With many Covid-19 vaccines authorised and billions of doses already manufactured, second-generation vaccine makers are looking for ways to improve on current options. One way is via needle-free administration, which could help the vaccine break through distribution bottlenecks and bolster uptake among people afraid of needles. An oral Covid-19 vaccine has been high on the agenda since the start of the pandemic, and Hong Kong-based DreamTec is looking to cater to that demand.
DreamTec’s oral Covid-19 vaccine has a simple mechanism, says chief scientific officer Keith Wai Yeung Kwong. The company’s vaccine capsule can contain at least a billion Bacillus subtilis spores, which are studded with the receptor binding domain of the SARS-CoV-2 virus. Once the capsule is ingested and survives the corrosive acids in the stomach, the spores would trigger an immune system response in the small intestine.
There are several advantages to DreamTec’s approach, Kwong explains. The spores, and the virus’s receptor binding domain, do not enter the blood stream, which reduces the likelihood of side effects often reported in authorised Covid-19 vaccines that uses a needle and syringe. When it comes to manufacturing, it would not require the same high-level, severe biosafety checks needed when making vaccines that are based on whole viruses. Its spore-based vaccine is also stable in room temperature and can be stored up to six months.
Limited precedence for efficacy
According to the World Health Organization’s list of Covid-19 vaccine candidates, the only other company exploring the potential of a bacteria-based Covid-19 vaccine and is already being tested in humans is Symvivo. However, Canada-based Symvivo’s bacTRL-Spike-1 vaccine works differently. BacTRL carries a plasmid DNA that is taken up by host cells, which then produce antigens to be recognised by the immune system.
Nonetheless, University College Cork vaccines principal investigator Ann Moore is cautious of the potential of bacteria-based vaccines overall. These types of vaccines may induce only one type of immune system response – against the bacteria – and this may not be adequate to trigger the type of response required against a virus, she explains. Also, there is limited efficacy precedence of bacteria-based vaccines, she adds. “It would be great if it works.”
Development started six months ago
DreamTec started work on its spore-based Covid-19 vaccine about six months ago. When a vaccine prototype was developed, it was tested in animal models in collaboration with The Chinese University of Hong Kong. Preclinical data shows the vaccine induced no alarming side effects, Kwong notes. The vaccine also induced neutralising Immunoglobulin G (IgG) and IgM antibodies.
Subsequently, a pilot study recruited nonvaccinated, healthy human volunteers, and ran in alliance with the Hong Kong Metropolitan University. These volunteers took three oral doses of the vaccine, administered 14 days apart. While Kwong declines to detail efficacy data, he says these volunteers’ neutralising antibodies increased significantly from zero.
In the same pilot study, five additional volunteers were recruited who were previously vaccinated with Sinovac’s inactivated virus Covid-19 vaccine CoronaVac, to investigate DreamTec’s vaccine as a booster. These volunteers were given a single dose of DreamTec’s vaccine, around six months after they completed their primary CoronaVac schedule, Kwong says. The result is that these volunteers saw an increase in their neutralising antibody levels, he adds.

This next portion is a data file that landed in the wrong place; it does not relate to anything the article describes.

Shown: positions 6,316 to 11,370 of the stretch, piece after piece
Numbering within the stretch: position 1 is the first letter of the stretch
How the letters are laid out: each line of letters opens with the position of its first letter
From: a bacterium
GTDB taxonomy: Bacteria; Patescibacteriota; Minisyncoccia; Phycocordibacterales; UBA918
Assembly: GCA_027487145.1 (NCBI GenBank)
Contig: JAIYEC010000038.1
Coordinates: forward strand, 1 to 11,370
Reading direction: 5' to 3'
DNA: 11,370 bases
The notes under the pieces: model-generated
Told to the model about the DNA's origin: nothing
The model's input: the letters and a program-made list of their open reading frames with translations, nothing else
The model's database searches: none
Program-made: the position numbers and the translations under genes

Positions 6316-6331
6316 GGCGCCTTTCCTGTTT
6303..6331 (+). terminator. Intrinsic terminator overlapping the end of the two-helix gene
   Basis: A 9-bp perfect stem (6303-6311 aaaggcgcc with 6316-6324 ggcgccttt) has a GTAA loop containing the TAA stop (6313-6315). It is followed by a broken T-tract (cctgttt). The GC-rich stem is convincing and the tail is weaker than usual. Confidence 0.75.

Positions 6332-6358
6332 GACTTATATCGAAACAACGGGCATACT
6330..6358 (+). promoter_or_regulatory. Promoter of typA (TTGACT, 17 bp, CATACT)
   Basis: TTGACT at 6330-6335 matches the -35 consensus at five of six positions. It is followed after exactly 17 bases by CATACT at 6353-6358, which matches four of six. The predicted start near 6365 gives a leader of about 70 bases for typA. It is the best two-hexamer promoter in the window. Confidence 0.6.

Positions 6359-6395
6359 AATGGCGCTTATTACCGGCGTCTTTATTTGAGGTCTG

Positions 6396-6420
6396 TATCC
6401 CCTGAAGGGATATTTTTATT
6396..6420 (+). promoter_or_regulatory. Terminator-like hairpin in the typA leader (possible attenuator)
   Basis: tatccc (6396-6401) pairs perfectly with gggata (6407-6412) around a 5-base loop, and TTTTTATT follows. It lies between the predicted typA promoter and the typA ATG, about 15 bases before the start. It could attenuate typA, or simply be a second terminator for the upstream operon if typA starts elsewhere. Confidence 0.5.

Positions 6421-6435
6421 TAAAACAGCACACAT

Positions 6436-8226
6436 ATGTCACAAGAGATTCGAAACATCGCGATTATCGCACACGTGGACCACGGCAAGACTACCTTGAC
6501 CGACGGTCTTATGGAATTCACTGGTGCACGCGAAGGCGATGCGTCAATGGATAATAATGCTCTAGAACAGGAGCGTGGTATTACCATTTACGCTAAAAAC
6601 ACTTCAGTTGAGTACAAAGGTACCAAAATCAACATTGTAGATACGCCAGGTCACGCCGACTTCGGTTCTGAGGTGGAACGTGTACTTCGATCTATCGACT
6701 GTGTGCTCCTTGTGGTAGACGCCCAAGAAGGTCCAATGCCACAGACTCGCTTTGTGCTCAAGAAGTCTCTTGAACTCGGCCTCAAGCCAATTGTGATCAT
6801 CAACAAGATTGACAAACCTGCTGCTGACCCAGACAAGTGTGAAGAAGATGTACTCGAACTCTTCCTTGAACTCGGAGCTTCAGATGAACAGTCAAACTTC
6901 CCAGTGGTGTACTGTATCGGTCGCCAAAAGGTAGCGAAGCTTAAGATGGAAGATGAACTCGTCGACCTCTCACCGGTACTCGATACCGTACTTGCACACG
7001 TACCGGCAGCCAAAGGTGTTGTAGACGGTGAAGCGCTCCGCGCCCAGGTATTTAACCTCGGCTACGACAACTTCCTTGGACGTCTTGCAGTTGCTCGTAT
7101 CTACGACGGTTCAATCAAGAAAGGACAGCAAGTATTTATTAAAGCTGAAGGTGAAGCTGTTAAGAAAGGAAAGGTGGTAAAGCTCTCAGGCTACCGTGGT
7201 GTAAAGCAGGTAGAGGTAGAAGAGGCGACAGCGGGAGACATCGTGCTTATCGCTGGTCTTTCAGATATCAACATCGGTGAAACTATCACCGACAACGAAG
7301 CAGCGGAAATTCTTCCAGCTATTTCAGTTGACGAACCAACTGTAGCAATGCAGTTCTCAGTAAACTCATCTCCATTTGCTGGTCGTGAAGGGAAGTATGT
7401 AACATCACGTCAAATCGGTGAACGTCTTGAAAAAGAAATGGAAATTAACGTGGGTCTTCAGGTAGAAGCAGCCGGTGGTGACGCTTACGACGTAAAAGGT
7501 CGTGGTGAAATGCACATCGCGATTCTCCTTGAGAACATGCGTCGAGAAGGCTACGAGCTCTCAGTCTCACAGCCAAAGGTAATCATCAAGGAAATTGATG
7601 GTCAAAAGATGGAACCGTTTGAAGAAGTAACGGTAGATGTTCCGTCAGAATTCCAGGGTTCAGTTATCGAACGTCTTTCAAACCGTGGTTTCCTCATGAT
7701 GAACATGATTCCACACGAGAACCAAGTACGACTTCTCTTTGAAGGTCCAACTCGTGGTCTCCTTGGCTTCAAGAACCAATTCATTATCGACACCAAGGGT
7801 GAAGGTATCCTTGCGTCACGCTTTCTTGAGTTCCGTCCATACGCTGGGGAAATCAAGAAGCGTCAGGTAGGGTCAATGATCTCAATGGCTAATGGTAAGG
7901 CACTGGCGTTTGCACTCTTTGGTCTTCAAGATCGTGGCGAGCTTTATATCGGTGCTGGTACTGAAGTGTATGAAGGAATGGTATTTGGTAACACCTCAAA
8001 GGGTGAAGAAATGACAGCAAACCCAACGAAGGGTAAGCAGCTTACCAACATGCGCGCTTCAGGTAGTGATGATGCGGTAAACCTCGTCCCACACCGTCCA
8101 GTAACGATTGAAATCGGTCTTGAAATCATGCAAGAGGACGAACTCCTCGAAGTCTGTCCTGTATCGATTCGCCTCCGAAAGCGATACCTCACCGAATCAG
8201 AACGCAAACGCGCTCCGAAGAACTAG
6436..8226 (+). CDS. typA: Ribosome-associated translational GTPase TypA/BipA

Yet one of the longstanding mysteries in Covid-19 vaccine development is what is referred to as correlates of protection: it is still unknown how high neutralising antibody levels should be to correspond to protection, and thus a spike in antibodies may not be high enough to be protective. Kwong says the company is currently working on a manuscript detailing available data so far, to be submitted to a medical journal in the coming days.
Higher dose considered
In the pilot trial, the capsules contained one billion spores, which is overall relatively small, Kwong says. Given the vaccine’s favourable safety profile so far, this dose could be increased to potentially bolster its efficacy potential or reduce the number of doses in forthcoming trials, Kwong notes.
While many vaccine makers have focused on including the whole spike protein in their vaccines, DreamTec’s decision to focus only on the spike’s receptor binding domain was a bid to induce a more specific immune system response. Kwong says the company had explored a version with the full spike protein and found only featuring the receptor binding domain is adequate for efficacy.
Phase I in the cards
There are three things on DreamTec’s to-do list in the coming months. The first is to publish its manuscript, and the second is to secure funding to finance forthcoming trials. Kwong says the firm is in discussions with various governments for a funding boost.
Its third box to tick is to initiate a Phase I trial sometime in Q1 2022, Kwong says. It would recruit at least 30 people to further collect safety data, as well as perhaps study vaccine efficacy at a higher dose. The trial would monitor vaccine efficacy after the second dose, and then after the third dose, for a potential demonstration of its value as a booster.
While the company has clear goals over the next few months and has a unique selling point in its bacteria-based oral Covid-19 vaccine, Kwong is quite aware of the many other vaccines further ahead in the development pipeline. Still, he says: “We are confident we will finish the clinical phase.”